The Guardian cited statistics from the Cooperative Children's Book center as well: "Of 3,500 books published in the US in 2014, just 84 were by black authors and 180 [were] about black characters.

VARIETY OF NOVELS: Brian Doyle, whose fifth novel, Chicago, is due out in March, had this to say about different kinds of novels.

“Some novels delight their readers with an intricate and irresistible plot, in which pace and clues and the stumble of events offer an alluring puzzle. Others are wonderful at evoking a time, a place, an emotion. Still others are notable primarily for the way the author creates unforgettable characters—beings so real, so complex, so absorbing that you think about them long after you finish the book, and you cannot quite believe they will no longer be holding your attention, provoking that startled pang of understanding and fellow feeling.”

Doyle was reviewing Roger Rosenblatt’s new novel, Thomas Murphy. He placed it in the unforgettable character category.

POETRY AS LEAVES: “If Poetry comes not as naturally as the Leaves to a tree it had better not come at all,” wrote John Keats, quoted by Sarah Manguso in a meditation on writer envy in the Times. Manguso is the author of Ongoingness: The End of a Diary.

Manguso picked up the thread of the Keats quote: “As leaves to a tree. A tree does not leaf out of envy of other trees. It leafs out all by itself, within a system of life and light, matter and time. Writing out of envy will not produce an expression of envy, and envy’s voice is ugly, small, cheap and false.”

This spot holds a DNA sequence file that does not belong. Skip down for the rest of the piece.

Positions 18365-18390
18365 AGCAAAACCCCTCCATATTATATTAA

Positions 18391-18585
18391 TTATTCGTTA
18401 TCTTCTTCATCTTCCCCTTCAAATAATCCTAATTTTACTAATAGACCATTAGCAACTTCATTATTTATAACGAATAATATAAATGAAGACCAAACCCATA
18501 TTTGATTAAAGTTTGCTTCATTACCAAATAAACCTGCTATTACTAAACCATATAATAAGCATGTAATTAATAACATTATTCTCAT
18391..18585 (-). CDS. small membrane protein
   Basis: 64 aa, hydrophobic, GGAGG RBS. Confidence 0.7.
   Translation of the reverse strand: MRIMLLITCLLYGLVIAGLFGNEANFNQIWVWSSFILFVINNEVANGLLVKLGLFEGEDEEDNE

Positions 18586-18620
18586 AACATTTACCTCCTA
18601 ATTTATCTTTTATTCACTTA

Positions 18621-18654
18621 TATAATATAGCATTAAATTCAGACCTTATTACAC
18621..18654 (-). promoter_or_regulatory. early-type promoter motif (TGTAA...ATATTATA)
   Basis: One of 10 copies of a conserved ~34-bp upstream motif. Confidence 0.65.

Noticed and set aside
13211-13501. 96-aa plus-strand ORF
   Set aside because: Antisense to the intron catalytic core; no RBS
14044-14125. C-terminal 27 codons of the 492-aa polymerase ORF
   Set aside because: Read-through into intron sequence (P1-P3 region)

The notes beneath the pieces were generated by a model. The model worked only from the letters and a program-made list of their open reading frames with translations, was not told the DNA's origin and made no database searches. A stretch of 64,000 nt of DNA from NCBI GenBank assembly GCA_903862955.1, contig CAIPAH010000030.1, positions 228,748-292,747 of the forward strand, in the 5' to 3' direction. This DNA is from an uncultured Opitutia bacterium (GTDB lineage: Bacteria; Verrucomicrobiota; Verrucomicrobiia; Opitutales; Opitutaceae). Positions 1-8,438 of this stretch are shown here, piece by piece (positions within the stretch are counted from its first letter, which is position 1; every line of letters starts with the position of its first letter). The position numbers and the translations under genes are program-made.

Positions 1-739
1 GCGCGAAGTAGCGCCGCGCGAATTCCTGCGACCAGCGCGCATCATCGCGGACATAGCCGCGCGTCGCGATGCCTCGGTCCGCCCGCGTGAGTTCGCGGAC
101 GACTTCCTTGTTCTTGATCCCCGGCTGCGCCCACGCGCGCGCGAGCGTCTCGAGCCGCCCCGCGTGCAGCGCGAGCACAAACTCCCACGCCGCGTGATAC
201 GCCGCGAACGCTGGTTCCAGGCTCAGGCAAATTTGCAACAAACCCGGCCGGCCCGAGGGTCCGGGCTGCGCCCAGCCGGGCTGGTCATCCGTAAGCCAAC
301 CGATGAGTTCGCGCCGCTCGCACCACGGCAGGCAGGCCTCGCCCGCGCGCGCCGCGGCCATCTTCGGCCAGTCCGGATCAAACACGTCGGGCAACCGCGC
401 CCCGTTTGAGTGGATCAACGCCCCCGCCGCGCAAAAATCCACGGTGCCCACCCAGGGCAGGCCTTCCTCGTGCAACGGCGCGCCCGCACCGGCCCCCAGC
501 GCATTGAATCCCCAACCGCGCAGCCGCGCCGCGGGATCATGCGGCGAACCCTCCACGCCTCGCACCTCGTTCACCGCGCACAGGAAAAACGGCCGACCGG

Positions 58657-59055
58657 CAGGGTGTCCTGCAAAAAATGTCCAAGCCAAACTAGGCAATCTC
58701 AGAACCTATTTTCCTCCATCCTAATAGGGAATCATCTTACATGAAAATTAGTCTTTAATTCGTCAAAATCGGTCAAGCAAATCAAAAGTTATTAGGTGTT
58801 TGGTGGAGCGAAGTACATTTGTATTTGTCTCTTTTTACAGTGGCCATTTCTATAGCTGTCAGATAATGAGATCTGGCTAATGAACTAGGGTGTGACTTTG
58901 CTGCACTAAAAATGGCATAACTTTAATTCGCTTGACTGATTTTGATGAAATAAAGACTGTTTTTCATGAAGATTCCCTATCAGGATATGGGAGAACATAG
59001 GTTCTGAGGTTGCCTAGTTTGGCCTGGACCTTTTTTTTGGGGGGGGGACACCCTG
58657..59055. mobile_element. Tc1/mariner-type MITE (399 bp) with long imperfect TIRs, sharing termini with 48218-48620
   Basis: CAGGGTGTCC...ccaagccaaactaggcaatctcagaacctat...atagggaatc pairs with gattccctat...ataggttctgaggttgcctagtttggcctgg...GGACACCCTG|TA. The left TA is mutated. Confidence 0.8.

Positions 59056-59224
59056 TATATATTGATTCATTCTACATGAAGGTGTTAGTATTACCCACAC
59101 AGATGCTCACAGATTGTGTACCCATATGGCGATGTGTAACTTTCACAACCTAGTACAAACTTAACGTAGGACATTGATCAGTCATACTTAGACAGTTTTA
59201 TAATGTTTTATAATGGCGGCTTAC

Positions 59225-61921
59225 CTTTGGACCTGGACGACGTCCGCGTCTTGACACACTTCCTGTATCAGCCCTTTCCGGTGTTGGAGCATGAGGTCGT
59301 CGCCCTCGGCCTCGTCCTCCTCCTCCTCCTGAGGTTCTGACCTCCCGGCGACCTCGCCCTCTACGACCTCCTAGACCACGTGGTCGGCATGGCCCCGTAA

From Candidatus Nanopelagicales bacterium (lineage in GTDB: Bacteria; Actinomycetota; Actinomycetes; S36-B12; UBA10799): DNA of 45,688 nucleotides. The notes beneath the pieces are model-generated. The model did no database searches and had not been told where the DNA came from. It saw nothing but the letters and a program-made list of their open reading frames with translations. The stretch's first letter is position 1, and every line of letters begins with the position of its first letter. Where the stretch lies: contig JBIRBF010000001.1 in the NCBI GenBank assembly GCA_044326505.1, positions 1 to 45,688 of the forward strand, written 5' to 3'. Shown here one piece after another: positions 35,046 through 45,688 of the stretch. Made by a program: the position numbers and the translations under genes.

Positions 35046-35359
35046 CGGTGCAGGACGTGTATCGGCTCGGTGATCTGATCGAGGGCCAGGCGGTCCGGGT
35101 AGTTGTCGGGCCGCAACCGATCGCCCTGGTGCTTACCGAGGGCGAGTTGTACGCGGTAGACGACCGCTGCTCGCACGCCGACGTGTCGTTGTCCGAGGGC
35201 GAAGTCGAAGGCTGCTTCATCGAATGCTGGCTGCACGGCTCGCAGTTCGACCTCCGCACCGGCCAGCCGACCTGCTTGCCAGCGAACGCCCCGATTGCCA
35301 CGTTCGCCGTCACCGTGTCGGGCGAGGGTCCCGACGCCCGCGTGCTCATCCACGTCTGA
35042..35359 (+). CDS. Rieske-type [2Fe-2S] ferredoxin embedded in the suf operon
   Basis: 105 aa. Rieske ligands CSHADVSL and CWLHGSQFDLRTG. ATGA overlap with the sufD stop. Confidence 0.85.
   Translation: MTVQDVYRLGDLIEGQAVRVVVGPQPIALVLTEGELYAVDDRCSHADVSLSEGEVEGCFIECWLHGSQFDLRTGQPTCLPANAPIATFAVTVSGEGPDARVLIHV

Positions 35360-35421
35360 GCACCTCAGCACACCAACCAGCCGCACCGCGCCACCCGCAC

THE POWER OF POETRY: “Some of us hold fast to the belief that poetry must make things happen, that, in order to matter, it must act upon its readers in vital ways that are sometimes even transformative,” writes Rosie Schaap, the author of Drinking With Men, in the Times.

She was reviewing The Poetry of Yehuda Amichai, edited by Robert Alter, and ended the review with: “The useful and beautiful poetry of Yehuda Amichai can make much happen: It might just make us more compassionate, and more humane, for having read it.”

BIO FOR BOWIE: The Age of Bowie will be the title of a biography being written by rock journalist Paul Morley. Bowie died January 10.

Morley told the Times that after Bowie's death, he thought, “it would take a book to help fully process what Bowie meant to me, to music and popular culture, and to the world out there that changed because of him. Then I thought, I need to write that book.”

The biography is scheduled for release later this year.

ENDURING WORDS: “Of course I like reading my own work, and often do it, “E.M. Forster said in a Paris Review interview. “I go gently over the bits that I think are bad. . . . My regret is that I haven’t written a bit more—that the body, the corpus, isn’t bigger. . . . I have always found writing pleasant, and don’t understand what people mean by ‘throes of creation.’ I’ve enjoyed it, but believe that in some ways it is good. Whether it will last I have no idea.”

That quote was published in 1957 Review and it has lasted almost sixty years. So have the classic A Passage to India and other Forster novels.